Posted By Administration,
Thursday, August 14, 2014
Updated: Tuesday, August 12, 2014
| Comments (0)
by Leela Rao, GT Nexus
Retailers are always looking for ways to improve their business. Some changes are apparent to final end consumers, like website updates, launch of mobile apps and more speedy delivery options; but what about back-end improvements that happen behind the scenes? Operational investments can save retailers millions in operational expenditures by squeezing cost out of their supply chains, streamlining their international trade operations and injecting financing where appropriate. When retailers have complete visibility and transparency for themselves and their entire trading community, they know they can reap real benefits.
A growing number of retailers and analysts are placing procure-to-pay processes beneath a microscope to understand its exact impact on the retail business. Industry research analyst group Edgell knowledge Network recently published an insightful paper on procure-to-pay, or P2P, that allows for this exact type of visibility. In June 2014, EKN surveyed 83 retailers on their omni-channel supply chain.1 Here are highlights from EKN's Order Management Survey report:
The Numbers are Challenging
Factors that Contribute to Supply Chain Complexities
- 51% of retailers do not use an integrated process or system for managing purchase orders, buying processes, trade documents, finance options, and payment settlements in the supply chain.
- 6 out of 10 retailers report no change or decreased performance when it comes to chargeback rates and cost per purchase order.
- 40% of companies stated their single biggest business challenge is the lack of unified purchase order view linking different stages, points of interaction (i.e. channels, brands or retail or wholesale formats) and stakeholders in the internal and external supply chain.
Existing P2P processes don't work, as half of all retailers are mixing and matching different technologies and operating systems to try to satisfy their PO management, financial management, and ERP tools that are siloed. Burn rates in those systems are approximately five years, after which the technology becomes obsolete. While P2P is crucial, it also needs to be sustainable and give full real time visibility which can only be achieved using cloud technology.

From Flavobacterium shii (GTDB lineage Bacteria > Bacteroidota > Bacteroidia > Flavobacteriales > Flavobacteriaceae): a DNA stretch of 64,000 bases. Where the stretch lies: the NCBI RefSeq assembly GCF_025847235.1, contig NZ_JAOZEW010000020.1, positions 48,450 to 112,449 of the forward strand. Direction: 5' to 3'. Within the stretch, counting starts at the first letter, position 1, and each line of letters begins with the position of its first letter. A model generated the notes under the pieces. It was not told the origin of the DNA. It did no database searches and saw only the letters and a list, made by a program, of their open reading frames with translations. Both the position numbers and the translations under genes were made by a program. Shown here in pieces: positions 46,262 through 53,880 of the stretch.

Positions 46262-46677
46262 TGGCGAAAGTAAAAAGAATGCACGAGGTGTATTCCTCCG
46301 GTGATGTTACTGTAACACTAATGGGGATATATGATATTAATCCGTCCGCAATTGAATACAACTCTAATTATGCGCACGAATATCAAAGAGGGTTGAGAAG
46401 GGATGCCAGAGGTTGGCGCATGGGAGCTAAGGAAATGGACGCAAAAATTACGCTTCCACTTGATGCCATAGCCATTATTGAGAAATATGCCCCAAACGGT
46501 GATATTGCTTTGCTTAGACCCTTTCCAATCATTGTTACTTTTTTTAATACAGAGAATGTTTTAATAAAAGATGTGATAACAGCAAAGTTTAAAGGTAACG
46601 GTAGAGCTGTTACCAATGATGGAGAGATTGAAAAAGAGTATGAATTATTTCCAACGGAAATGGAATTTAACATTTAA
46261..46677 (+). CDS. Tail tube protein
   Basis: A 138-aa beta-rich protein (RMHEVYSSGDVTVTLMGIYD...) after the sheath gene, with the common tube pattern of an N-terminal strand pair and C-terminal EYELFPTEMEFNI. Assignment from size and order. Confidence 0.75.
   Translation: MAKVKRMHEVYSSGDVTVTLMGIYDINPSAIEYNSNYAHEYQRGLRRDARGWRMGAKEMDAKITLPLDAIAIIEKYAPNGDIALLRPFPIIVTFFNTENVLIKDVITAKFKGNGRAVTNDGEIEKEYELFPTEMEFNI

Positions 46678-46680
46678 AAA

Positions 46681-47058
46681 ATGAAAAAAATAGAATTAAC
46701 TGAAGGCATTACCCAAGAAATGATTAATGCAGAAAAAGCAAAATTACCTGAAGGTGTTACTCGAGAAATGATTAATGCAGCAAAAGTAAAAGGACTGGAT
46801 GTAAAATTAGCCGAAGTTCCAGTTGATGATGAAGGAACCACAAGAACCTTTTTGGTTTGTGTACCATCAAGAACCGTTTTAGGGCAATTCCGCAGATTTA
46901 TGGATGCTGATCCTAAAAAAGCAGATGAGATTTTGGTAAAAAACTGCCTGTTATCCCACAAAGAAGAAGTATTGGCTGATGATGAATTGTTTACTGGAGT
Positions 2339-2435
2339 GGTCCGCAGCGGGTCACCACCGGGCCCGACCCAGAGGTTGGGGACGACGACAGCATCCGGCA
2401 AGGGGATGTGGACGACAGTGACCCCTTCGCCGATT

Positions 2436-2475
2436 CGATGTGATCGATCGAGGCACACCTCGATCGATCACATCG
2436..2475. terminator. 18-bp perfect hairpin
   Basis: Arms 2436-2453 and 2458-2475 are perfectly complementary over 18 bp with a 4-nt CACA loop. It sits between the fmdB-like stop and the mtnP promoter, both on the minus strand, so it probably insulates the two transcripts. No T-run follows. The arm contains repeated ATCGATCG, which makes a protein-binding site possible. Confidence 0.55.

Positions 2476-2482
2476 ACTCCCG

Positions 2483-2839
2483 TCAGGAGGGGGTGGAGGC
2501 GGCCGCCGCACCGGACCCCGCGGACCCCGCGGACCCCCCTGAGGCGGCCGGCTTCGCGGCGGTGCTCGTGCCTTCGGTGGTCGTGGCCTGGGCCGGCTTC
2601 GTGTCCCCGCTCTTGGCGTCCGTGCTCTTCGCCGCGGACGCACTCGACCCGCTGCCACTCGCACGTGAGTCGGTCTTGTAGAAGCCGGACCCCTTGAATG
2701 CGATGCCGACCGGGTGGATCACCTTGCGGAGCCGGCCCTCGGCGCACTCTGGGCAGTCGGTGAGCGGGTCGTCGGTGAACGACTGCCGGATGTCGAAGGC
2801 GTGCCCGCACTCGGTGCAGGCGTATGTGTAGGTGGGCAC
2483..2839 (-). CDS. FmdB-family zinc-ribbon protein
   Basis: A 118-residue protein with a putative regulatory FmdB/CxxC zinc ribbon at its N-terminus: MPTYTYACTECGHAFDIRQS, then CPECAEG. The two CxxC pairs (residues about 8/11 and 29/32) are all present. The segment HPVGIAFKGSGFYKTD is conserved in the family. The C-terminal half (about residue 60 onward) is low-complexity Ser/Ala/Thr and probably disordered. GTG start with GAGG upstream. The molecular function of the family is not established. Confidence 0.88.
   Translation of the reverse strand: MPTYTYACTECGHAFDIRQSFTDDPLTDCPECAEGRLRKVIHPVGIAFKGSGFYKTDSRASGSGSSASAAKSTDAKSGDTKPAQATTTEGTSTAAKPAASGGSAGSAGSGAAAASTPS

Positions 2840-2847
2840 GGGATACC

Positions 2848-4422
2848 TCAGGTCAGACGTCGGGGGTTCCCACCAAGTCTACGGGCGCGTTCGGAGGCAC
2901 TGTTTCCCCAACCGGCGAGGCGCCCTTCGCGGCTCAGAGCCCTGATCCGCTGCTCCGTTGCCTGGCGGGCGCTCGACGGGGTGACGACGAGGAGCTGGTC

Growth in product volume and breadth of assortments
Expansion in channels such as online, which is expected to grow from 13 to 19.1% by 2016
- Lack of data standards and variable procurement
- Expanding number of global partners and trading documents
- Fluctuation in lead times of products
Successful P2P and Supply Chain Transformation
The survey findings reveal that in order for retailers to successfully manage the omni-channel, they need to focus their strategy around supply chain transformation. By leveraging a P2P product that shows a unified buying cycle tied to a single and integrated platform, retailers will have a harmonious business process providing complete visibility and collaboration covering:
P2P is the ultimate tool in assuring a retailer's supply. P2P removes operational and financial risks and a single integrated platform will allow retailers to optimize their run rates, reduce inventory excess or out-of-stock issues and unify financial processes. Building customized P2P models only slows down retailers as their systems often times cannot communicate with their partners. P2P platforms should be able to communicate seamlessly with partners, which is best enabled through cloud technology networks.
Purchase order management
Logistics, customs, and related invoice and document management
- Cost structure
- Vendor synergies
- CRM opportunities
Leela Rao is Retail Marketing Manager for GT Nexus. She has more than 10 years of experience working with fashion brands/labels including Levi Strauss & Co., Sephora, Estee Lauder, and L'Oreal Companies focusing on global product development, international channel execution and luxury products. Leela helped integrate Sephora's loyalty program, Beauty Insider, into Sephora in JCPenney stores. She later joined Levi Strauss and Co. where she partnered with wholesale and retail partners such as Dillard's, Macy's, and Kohl's to deliver heritage programs to Levi's enthusiasts. She has also developed marketing strategies for new market entrants Yellow Brick Coffee and Amyris. Leela received an MBA in Marketing and Finance from New York University's Stern School of Business.
CLICK HERE to return to the AUGUST 2014 RVCF LINK